By Sarah Brenner, JD
Director of Retirement Education
Follow Us on X: @theslottreport

The tax season is upon us. This is the time when many individuals fund their IRAs by contributing for the prior year. Contributing to an IRA may seem pretty straightforward, and in many ways it is! But there can be twists. Here are four rules that may surprise you when you make your 2023 IRA contribution.

1. File first and fund later. Frequently, during tax season we are asked if an IRA contribution must be made before the tax return is filed. The answer is no. This is not required. You can claim a deduction for your 2023 IRA contribution now when you file your taxes and fund it later. Some people even fund their IRA contribution with their tax refund if the timing is right. Just don’t wait too long. If you claim the contribution, be sure you get it done before the deadline (see #4 below).

2. Spousal contributions can help. Not working outside the home doesn’t necessarily count you out when it comes to saving for retirement by making a 2023 IRA contribution. If your spouse has taxable compensation for the year, you can make a spousal contribution to your IRA based on your spouse’s taxable compensation. Yes, you can still build your retirement savings as a stay-at-home spouse.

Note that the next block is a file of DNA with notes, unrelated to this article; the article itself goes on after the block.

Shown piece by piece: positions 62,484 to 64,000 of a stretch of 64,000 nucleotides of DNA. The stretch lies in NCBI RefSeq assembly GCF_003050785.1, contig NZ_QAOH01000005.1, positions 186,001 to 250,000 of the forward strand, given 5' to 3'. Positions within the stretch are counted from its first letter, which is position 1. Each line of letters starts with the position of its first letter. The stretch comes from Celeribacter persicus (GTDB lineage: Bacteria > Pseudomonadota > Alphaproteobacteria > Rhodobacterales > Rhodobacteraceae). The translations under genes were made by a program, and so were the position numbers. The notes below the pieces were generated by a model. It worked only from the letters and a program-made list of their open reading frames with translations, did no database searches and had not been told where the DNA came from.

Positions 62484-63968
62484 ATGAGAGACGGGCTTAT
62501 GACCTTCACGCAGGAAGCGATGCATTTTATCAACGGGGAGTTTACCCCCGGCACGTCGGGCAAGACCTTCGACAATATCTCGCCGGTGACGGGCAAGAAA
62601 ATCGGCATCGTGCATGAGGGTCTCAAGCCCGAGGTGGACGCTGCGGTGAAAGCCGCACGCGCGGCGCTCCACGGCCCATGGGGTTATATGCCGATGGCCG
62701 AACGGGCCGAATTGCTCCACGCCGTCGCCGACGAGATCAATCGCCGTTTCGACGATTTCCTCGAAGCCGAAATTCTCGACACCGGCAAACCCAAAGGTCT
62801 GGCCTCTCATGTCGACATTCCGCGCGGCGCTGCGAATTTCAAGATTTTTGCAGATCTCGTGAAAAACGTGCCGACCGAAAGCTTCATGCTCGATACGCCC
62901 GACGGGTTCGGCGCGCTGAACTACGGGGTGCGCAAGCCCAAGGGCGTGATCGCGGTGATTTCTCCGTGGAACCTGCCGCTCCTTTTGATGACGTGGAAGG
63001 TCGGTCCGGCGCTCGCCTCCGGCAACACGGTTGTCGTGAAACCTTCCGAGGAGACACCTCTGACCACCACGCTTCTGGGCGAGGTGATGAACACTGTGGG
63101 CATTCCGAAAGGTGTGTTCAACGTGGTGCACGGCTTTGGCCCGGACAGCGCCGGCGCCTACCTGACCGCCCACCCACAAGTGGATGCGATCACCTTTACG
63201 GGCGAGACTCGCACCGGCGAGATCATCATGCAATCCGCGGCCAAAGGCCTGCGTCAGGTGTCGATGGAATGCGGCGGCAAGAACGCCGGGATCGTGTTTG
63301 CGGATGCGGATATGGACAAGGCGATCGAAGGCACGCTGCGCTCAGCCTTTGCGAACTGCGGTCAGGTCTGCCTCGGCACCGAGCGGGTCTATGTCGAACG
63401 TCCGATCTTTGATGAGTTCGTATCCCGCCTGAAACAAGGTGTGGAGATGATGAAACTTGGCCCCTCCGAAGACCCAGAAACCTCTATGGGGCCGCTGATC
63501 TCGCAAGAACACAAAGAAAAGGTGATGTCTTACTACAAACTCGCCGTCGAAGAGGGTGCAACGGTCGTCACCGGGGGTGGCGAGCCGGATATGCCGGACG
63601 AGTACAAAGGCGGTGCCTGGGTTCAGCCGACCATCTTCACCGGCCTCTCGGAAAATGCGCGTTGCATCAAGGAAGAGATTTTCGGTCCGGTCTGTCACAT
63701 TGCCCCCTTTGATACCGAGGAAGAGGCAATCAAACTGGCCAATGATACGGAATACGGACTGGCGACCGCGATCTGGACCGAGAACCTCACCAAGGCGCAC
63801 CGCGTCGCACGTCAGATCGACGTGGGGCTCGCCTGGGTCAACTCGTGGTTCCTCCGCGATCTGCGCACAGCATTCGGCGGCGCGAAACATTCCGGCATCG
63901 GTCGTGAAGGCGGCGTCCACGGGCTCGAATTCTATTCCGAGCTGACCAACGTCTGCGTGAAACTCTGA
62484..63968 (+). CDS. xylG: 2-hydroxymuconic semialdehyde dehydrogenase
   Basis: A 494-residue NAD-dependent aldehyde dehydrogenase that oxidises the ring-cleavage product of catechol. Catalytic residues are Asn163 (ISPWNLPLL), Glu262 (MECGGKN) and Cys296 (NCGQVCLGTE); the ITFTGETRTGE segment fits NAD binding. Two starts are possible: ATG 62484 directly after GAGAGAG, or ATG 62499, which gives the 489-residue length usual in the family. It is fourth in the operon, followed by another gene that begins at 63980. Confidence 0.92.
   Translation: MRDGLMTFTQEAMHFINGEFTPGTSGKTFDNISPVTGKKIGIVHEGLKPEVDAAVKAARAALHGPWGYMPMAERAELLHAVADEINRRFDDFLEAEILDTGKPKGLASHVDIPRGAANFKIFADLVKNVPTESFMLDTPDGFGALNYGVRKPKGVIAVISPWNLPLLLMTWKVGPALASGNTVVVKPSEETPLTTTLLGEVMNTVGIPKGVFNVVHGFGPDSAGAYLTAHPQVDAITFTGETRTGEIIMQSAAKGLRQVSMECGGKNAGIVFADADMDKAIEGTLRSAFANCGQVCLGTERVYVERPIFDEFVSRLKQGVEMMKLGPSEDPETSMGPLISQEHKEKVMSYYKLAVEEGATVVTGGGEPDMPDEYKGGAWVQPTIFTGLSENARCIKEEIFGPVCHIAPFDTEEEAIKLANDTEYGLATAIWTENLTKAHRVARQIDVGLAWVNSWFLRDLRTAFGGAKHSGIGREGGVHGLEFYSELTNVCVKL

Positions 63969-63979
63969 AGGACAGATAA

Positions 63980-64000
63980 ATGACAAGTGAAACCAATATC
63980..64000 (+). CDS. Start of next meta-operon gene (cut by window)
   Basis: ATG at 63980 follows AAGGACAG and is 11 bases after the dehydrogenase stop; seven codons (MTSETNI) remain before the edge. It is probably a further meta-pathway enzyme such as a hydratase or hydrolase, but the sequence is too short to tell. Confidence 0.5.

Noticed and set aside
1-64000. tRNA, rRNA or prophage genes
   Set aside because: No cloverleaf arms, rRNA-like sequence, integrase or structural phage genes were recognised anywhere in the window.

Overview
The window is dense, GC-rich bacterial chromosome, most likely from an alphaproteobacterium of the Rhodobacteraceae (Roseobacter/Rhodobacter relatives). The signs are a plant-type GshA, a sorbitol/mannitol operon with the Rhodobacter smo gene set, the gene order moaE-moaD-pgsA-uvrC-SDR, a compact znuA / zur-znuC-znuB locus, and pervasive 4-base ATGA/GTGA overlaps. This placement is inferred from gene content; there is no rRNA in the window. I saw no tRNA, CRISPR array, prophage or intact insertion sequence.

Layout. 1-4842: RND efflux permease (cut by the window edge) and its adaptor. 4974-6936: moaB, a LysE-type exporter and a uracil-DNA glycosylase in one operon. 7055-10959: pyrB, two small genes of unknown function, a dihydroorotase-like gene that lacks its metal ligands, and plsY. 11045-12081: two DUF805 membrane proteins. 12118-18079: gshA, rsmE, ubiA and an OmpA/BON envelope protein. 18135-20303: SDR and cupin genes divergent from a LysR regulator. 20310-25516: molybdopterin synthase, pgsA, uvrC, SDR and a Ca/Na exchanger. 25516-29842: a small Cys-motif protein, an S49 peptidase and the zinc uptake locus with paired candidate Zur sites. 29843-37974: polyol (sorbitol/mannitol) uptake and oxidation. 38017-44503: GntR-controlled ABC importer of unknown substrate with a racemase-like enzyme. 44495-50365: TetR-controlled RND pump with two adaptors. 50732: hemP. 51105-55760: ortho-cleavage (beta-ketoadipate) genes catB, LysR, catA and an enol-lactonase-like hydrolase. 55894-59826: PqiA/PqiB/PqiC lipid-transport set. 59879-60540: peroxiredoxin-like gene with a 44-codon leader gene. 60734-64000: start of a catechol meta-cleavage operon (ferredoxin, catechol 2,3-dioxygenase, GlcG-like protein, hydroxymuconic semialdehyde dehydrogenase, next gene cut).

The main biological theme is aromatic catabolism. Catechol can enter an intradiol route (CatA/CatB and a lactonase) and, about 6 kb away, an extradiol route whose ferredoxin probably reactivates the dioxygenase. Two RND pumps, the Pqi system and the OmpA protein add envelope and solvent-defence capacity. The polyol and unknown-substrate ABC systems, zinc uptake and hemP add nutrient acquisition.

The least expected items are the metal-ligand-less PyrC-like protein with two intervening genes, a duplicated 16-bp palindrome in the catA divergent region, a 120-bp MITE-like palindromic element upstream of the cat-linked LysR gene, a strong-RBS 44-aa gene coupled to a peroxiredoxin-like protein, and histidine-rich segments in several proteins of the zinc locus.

3. No age limits for IRA contributions. Think you are too old to contribute to an IRA? It’s time to reconsider. The rules have changed. It used to be that contributions were not permitted to a traditional IRA once you reached the year you turned age 70 ½, but the SECURE Act did away with this restriction.  There have never been age limits for Roth IRA contributions. The bottom line is that you can be any age and make a 2023 contribution to either a traditional IRA or Roth IRA. This could be helpful for those who work part time in retirement and do not need the income.

4. No extensions for IRA contributions. You may be able to get more time to file your taxes but that will not help you with your IRA contribution. The deadline for making your 2023 traditional or Roth IRA contribution is April 15, 2024. This is true even if you have an extension of time to file your taxes.